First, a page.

Get your point across by shedding anonymity
How did we ever function before the Internet?
These days, thanks to Google, I can find out in an instant those hard-to-understand lyrics in obscure songs, locate a small city in the middle of Italy, or learn just how old that public figure really is. I wonder how I ever slept not having this important trivia at my fingertips. Just last week, after a bike ride on the new Fish Lake Trail, I had a short list of nature questions for the Internet, one related to the level of venom in juvenile rattlesnakes. Yes, the younger the snake, the more deadly the venom.
Speaking of venom — this is one reason I don’t like the Internet. Anonymous posts, comments and blogs seem to serve no purpose but advance agendas, attack without accountability and spread false information at the speed of DSL. Have you noticed that most comments posted to news articles are negative? Do these individuals commenting on the web ever have anything positive to say?
They make up names (like Mr. “U. Don’t,” an anonymous complainant to the BBB last week; street address “Need My Information.”) Nobody holds Anonymous responsible for the negativity or lies he or she spreads. And how about getting into an arguing match with a mystery person in a public forum on the Internet? Responsible people feel it necessary to establish their credibility by telling opponents who they are or how they are so well informed, while Anonymous continues to spew behind his or her hiding place. Hardly a fair fight.
“If you have something to say, either have the conviction to put your identity with it, or keep it to yourself,” has always been my stand. The BBB will not accept anonymous complaints. It is difficult to resolve problems with a ghost. At the heart of unsigned letters and comments, the senders do not seem to seek a solution; they are just looking to vent. If you are one who likes to vent without taking responsibility, you risk:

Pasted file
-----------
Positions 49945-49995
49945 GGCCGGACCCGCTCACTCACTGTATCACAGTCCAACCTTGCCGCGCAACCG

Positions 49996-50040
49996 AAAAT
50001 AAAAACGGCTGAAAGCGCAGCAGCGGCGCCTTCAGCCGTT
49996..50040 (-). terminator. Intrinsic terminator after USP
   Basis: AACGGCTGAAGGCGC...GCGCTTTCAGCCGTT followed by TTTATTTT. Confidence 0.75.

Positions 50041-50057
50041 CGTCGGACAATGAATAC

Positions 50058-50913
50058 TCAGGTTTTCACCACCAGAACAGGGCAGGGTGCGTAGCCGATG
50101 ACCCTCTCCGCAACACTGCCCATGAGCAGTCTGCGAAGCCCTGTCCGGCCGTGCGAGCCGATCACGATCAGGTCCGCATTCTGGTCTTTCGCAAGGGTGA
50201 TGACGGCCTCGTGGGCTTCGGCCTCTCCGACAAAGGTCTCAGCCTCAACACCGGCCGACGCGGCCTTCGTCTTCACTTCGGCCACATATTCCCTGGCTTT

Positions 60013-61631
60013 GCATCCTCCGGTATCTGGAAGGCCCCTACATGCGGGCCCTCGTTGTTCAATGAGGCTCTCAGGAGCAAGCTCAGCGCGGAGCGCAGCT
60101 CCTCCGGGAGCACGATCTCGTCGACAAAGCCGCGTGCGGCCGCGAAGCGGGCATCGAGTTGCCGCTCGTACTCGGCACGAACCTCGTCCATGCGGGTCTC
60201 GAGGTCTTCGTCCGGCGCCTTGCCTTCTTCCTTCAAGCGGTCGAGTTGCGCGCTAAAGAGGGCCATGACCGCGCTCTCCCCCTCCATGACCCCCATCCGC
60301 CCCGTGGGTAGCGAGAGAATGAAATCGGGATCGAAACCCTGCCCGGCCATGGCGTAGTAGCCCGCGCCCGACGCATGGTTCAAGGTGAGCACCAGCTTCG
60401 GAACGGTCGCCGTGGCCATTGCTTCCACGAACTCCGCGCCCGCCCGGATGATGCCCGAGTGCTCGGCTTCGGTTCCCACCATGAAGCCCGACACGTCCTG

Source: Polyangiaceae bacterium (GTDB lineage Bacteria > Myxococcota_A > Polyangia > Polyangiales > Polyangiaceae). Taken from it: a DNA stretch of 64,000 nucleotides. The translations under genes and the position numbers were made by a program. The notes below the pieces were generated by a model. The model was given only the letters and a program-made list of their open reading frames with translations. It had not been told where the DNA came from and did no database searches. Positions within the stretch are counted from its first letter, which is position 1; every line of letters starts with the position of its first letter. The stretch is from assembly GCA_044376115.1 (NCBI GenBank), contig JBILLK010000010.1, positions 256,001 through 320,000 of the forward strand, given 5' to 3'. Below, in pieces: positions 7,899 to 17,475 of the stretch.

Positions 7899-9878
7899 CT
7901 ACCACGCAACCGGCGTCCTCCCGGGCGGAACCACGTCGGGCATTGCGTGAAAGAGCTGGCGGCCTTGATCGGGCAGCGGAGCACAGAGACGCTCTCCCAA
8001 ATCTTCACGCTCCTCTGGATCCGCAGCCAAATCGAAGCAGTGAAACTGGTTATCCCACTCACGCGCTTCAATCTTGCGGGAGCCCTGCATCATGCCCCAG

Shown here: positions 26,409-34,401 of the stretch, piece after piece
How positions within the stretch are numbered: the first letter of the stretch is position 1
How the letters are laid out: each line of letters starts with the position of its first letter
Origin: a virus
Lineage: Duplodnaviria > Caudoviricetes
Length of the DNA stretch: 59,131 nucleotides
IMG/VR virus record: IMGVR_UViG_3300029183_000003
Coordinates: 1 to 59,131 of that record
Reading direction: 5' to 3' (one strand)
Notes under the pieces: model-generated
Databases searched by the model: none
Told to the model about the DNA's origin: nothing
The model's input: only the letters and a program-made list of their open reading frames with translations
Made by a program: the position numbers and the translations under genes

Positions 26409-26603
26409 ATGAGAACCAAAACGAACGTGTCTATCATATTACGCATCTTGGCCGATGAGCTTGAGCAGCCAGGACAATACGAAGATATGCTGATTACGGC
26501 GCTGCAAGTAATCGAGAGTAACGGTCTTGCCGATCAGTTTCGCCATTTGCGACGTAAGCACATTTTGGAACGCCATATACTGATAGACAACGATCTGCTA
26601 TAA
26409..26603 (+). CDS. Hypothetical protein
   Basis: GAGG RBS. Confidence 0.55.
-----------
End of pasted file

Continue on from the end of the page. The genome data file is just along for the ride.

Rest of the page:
• Not being taken seriously, because serious input has a name and face attached.
• Being left out of any conversation about a solution. It’s tough to talk to someone who will not come forward.
• Continuing on your path of anger with half the story. It is impossible to clear up mistakes and misconceptions with Ms. Nobody.
• Never being part of a productive working group to resolve or improve, as nobody knows you care.
• Having valuable input disregarded since you did not attach your name to your offered wisdom.
There is a more effective way to express yourself, and it starts with a couple of basic ideas:
• Do not attack the person, focus on the problem.
• Have the guts to stand behind what you say.
• Stand ready to talk about the other side of the issue.
• Listen to input with an open mind; you may not always be right.
• Focus on resolution or progress, not spewing negativity or restating the problem over and over.
• Once you have your comments down, pause and re-read them, checking for overly opinionated or emotional comments added just to get a reaction.
• Know what your goal is before you begin, and if it is just to make someone else look bad, don’t.
When it comes to reading anonymous comments on the Internet, grab that large salt shaker and set it right by your mouse. Positive comments could simply be the company having staff or their public relations people write glowing reports about the product or service. And the negative ones could easily be some sour competitor posting lies to make the company look bad. It happens all the time.
Get your information from more than one source and sprinkle those grains of salt liberally. Remember, when you don’t say who you are, it is easy to lie, inflate situations, or throw out comments that have the potential to really hurt other human beings. Heck, it can’t hurt your credibility so who cares?
We all should; this kind of hidden attack diminishes us all.
Jan Quintrall is president and CEO of the local Better Business Bureau. She can be reached at firstname.lastname@example.org.